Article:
In a series of weekly workshops beginning 14 January, scholars from around the world will discuss comparative constitutional studies and Buddhist legal thought. Workshop sessions are scheduled to run for eight weeks. According to organizers, while the intersection of secular law and religions such as Hinduism, Islam, and Christianity has been heavily researched in recent decades, Buddhism has so far been left out of the conversation. This series of workshops seeks to alleviate that gap, featuring research on historical as well as contemporary intersections of Buddhism and national legal codes.
The conference is sponsored by the University of Chicago and the American Bar Foundation and organized by Dr. Tom Ginsburg, the Leo Spitz Professor of International Law at the University of Chicago, and Dr. Ben Schonthal, professor of Buddhism and Asian religions at the University of Otago in New Zealand. The workshop is funded in part by a grant from the National Science Foundation.
Scholars from diverse areas of study and disciplines will join together in this workshop to discuss the topic from as many perspectives as possible, including several professors of law and scholars of Buddhism from on diverse geographical areas, including China, India, Mongolia, Myanmar, Sri Lanka, Thailand, and Tibet, as well as scholars of colonialism, anthropology, and politics. Among them will be Dr. Jessica Main, a scholar of Buddhist ethics who began her work at the University of British Columbia (UBC) in 2009 as the Tung Lin Kok Yuen Canada Foundation chair and director of UBC’s Buddhism and Contemporary Society Program.*
According to the workshop’s website:
It will consider the following questions: What have been the roles of Buddhist monks, lay organizations and activist groups in affecting constitutional changes? In what ways might processes of making and implementing constitutional law transform the practice and institutions of Buddhism? Do existing models in the study of religion and constitutional law adequately explain the dynamics of Buddhism and constitutional law in Asia? How do Buddhist-inspired interpretations of public law differ from those of other interpretative traditions? Are there links across borders in the region, either in terms of borrowed concepts or religious networks, that shape constitutional thought and action? What historical antecedents and Buddhist doctrinal principles help us predict or understand these trends? (Buddhism and Comparative Constitutional Law)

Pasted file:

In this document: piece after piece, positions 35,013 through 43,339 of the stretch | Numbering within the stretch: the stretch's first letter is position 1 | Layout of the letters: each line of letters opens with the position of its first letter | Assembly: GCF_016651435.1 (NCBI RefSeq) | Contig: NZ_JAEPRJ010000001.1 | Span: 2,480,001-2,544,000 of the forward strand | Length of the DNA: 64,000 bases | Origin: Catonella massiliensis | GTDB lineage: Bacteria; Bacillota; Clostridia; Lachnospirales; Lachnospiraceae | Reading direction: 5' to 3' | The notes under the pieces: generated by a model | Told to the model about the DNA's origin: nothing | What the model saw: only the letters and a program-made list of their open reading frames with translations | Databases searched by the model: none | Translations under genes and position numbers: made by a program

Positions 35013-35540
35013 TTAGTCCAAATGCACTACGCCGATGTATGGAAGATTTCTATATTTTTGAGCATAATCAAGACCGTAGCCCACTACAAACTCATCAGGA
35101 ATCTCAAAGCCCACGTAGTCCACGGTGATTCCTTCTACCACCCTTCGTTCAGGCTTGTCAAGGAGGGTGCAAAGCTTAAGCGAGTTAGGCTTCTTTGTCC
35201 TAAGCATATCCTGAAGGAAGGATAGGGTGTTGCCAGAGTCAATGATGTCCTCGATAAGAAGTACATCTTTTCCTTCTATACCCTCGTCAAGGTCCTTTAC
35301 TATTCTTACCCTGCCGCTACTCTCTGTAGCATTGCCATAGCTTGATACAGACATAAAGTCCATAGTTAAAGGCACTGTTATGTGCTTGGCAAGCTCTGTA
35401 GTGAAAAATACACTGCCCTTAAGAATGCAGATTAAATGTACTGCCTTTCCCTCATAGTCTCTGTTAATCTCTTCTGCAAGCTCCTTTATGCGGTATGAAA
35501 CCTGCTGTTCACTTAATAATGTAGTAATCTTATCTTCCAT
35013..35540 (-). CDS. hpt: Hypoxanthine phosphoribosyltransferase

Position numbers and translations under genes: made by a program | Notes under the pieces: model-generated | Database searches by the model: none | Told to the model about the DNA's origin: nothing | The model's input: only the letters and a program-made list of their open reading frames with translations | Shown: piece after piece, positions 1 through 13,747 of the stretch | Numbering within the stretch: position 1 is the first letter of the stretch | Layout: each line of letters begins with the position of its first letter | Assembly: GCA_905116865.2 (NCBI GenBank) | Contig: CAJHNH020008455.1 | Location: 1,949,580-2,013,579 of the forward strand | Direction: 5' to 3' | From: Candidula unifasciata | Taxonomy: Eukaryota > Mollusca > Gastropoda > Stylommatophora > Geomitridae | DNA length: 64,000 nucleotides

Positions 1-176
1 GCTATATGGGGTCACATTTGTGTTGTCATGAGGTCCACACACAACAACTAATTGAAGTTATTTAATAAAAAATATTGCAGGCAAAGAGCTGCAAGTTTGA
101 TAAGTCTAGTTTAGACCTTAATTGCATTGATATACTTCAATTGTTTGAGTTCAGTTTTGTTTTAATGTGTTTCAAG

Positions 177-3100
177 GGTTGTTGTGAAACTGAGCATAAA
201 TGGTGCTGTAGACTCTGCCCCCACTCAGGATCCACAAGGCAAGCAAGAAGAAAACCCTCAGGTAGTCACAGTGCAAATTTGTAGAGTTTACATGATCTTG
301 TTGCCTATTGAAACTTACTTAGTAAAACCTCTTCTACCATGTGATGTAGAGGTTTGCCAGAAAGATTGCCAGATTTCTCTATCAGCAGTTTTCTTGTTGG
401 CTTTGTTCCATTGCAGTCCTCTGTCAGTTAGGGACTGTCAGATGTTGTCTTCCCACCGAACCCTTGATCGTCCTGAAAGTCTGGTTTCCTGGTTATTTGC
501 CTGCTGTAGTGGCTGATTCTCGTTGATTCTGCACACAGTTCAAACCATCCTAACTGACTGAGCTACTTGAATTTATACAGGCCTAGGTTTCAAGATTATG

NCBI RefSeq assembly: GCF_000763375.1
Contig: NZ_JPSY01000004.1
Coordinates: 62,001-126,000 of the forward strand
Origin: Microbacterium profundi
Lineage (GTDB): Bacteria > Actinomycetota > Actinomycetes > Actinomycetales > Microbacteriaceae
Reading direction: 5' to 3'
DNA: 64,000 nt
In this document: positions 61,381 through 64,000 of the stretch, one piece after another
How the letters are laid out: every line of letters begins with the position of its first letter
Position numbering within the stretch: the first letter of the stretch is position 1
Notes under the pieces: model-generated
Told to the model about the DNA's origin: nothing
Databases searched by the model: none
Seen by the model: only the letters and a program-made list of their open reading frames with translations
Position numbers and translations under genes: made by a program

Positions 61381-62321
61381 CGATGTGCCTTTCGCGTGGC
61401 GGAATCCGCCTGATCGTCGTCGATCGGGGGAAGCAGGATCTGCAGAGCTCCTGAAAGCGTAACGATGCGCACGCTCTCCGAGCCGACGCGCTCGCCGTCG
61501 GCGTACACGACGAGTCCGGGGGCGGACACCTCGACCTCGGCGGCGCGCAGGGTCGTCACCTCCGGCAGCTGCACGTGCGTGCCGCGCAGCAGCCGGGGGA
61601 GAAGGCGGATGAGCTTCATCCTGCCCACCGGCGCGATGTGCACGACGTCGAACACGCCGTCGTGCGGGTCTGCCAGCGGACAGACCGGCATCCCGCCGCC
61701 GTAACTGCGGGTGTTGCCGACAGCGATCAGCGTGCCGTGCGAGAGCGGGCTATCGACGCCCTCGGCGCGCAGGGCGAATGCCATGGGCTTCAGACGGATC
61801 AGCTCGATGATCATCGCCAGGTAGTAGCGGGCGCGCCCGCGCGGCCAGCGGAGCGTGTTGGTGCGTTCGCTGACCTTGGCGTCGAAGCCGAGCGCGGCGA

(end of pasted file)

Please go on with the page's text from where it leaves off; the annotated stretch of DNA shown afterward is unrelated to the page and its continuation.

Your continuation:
The first workshop, titled “Doctrinal and Historical Underpinnings,” will be held on Thursday, 14 January at 2pm Eastern Standard Time, which is 15 January 3am Hong Kong time. The second session, “Buddhism and Constitutional Change in Thailand,” will be at 8pm EST on 27 January, or 10am in Hong Kong on 28 January. Sessions are scheduled to follow after that each week for a total of eight weeks.
The eighth section will feature two roundtable discussions, one led by Dr. Ran Hirschl discussing religion and comparative constitutional law, Dr. Asanga Welikala discussing religion and constitutional history in Commonwealth contexts, and Dr. Deepa Das Acevedo discussing religion and law in South(ern) Asia. The second roundtable will feature scholars offering comparative perspectives from Hinduism, Catholic Canon law, and Islam, as well as a focus on the topic of disestablishment.
Registration and contact information is available on the workshop’s website.
* In 2014, the program was renamed The Robert H. N. Ho Family Foundation Program in Buddhism and Contemporary Society.